"Fossil fuels will reach their peak still within this decade" - IEA head

The energy transition is moving very fast in many advanced economies but remained too slow in other parts of the world, said Fatih Birol, head of the International Energy Agency (IEA). The upcoming UN climate conferences in Azerbaijan and Brazil should therefore focus on financial mechanisms to ensure a reliable roll-out in poorer countries. “The energy sector is like a major tanker for which you want to change the direction,” Birol said. But there are encouraging early signs that a move from fossil fuels is well under way, particularly the decline in coal power investments, he argued. “We believe that all fossil fuels will reach their peak still within this decade,” the IEA head added. However, despite these reasons for optimism, the world is not yet on track towards meeting the Paris Agreement’s targets, Birol stressed.

The International Renewable Energy Agency (IRENA) used the BETD to present a new report on the required tripling of annual renewable power expansion to comply with the targets set out at COP28 in Dubai. While 2023 had been a record year for the buildout of renewable energy technologies, which grew 473 gigawatts (GW) globally, at least 1,100 GW in new wind turbines, solar panels, and other renewable technologies would be needed annually until 2030 to stay on track, the agency said. A range of factors conducive to a faster expansion had come together in 2023 to propel the global roll-out, including successful policies, geopolitical influences and a drop in deployment costs, the agency said. However, to boost expansion further and triple annual expansion by 2030, more internationally concerted efforts are needed, it added. This meant joint measures aimed enhancing related infrastructure, training workers and securing funding for new projects. Globally, the “energy transition remains off track,” said IRENA head Francesco La Camera. “We urgently need a systemic shift away from fossil fuels to course-correct and keep the tripling goal within reach.”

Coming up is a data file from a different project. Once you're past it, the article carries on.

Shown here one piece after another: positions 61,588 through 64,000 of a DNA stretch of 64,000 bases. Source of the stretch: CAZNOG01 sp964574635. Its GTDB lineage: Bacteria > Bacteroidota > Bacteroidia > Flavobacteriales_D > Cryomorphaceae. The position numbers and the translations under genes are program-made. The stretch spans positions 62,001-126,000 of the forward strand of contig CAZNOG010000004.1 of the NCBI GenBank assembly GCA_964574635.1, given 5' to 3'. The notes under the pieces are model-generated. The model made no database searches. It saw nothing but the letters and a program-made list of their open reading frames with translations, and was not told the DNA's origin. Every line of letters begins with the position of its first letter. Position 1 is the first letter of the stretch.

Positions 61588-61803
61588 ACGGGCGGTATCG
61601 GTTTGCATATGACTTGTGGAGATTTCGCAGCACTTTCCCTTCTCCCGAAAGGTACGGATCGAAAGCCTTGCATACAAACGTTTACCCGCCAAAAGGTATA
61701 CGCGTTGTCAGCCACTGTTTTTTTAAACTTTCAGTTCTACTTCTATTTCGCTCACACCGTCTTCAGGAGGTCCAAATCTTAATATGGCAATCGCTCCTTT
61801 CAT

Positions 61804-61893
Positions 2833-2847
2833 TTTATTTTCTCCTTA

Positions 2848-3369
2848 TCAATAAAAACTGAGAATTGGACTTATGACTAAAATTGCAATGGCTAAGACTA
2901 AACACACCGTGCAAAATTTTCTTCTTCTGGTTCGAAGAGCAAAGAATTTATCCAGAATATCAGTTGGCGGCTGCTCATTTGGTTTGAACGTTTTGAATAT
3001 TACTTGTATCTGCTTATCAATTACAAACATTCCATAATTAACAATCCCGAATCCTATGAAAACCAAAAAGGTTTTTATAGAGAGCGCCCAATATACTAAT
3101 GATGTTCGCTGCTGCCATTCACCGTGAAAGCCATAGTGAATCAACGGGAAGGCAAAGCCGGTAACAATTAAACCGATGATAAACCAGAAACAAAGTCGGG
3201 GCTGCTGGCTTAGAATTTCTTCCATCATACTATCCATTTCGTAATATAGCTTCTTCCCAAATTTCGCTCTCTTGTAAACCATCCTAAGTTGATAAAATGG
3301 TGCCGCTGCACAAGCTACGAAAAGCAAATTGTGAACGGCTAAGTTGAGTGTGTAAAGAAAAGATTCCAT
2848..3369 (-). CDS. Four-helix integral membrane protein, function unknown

Economic research institute ifo earlier this week released an analysis on the benefits of tighter energy cooperation in the EU. The researchers urged EU members to step up coordination in reaction to the Russian invasion of Ukraine. Closer relationships within the bloc could not only reduce dependence on fossil fuel exporters, but also cut power prices and help countries reach their climate targets. “A further integration of European power markets and gas grid is indispensable for better compensating regional shortfalls,” the ifo analysis found. Efforts should be focused on a better coordination of support policies, transforming the gas grid to hydrogen and ensuring sufficient funding for transforming the power system without amassing public debt, for example through phasing out fossil fuel subsidies or “adequate” carbon pricing.